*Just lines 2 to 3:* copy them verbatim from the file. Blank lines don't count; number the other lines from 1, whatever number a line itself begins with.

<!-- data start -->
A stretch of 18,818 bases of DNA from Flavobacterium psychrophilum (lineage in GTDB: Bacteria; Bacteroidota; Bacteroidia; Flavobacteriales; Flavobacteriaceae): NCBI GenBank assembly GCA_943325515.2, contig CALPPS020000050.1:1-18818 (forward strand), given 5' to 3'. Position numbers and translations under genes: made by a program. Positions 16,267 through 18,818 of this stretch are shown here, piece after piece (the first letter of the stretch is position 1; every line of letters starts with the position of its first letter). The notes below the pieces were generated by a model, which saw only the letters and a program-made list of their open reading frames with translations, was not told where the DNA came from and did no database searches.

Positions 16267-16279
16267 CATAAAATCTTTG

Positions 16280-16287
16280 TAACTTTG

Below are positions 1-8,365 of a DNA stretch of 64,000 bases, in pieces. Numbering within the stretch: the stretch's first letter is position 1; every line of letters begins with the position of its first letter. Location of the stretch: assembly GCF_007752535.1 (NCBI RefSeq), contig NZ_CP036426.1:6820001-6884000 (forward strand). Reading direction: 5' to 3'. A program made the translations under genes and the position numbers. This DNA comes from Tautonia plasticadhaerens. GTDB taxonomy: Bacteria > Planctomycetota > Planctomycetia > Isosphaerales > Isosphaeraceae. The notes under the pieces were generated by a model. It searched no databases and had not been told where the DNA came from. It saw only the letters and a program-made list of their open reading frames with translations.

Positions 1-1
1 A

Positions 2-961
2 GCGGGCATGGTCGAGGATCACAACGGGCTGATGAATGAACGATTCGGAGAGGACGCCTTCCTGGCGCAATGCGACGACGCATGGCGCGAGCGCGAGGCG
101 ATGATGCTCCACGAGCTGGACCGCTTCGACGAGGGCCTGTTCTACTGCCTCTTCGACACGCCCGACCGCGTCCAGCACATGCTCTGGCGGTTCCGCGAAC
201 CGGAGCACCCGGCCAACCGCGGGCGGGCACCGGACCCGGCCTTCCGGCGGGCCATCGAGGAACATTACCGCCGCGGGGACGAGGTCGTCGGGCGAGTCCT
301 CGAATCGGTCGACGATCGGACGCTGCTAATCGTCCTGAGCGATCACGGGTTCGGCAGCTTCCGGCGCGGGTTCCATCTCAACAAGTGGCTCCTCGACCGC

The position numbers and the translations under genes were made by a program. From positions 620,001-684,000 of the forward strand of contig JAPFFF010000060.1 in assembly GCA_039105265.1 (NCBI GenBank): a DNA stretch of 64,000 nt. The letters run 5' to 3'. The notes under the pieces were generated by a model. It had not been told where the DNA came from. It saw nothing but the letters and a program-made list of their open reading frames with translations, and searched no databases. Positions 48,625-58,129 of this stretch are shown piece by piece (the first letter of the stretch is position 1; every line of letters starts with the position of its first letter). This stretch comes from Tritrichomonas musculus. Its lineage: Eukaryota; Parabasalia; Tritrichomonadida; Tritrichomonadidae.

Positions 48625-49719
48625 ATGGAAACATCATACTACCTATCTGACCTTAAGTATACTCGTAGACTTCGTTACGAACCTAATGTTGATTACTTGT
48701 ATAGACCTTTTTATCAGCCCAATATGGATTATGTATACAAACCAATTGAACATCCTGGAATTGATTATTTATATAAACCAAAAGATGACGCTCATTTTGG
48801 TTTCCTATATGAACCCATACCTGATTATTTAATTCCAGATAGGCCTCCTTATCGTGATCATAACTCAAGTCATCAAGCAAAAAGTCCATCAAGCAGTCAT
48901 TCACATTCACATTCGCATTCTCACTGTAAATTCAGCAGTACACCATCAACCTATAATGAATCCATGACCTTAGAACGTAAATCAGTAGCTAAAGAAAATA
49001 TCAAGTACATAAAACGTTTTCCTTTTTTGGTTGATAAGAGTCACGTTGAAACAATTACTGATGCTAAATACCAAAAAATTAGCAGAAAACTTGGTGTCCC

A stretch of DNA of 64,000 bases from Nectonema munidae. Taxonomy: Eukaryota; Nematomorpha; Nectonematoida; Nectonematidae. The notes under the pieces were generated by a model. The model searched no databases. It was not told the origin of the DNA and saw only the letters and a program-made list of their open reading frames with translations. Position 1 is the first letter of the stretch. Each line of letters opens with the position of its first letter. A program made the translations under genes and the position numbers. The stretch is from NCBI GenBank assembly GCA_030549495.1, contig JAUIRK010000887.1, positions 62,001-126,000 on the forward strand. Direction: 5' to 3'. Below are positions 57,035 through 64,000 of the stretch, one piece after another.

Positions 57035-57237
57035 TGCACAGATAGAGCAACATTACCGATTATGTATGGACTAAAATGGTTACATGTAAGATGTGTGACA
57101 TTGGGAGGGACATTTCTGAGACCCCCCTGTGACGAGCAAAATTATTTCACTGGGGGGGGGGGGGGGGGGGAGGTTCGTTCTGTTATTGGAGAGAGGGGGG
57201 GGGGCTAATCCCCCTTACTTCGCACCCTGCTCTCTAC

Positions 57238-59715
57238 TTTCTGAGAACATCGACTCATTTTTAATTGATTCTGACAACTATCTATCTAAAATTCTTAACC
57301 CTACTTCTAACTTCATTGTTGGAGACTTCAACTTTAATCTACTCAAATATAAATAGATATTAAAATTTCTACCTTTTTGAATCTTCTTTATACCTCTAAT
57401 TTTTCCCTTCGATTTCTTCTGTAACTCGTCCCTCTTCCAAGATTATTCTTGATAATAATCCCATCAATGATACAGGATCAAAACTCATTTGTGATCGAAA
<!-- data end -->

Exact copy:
Positions 16267-16279
16267 CATAAAATCTTTG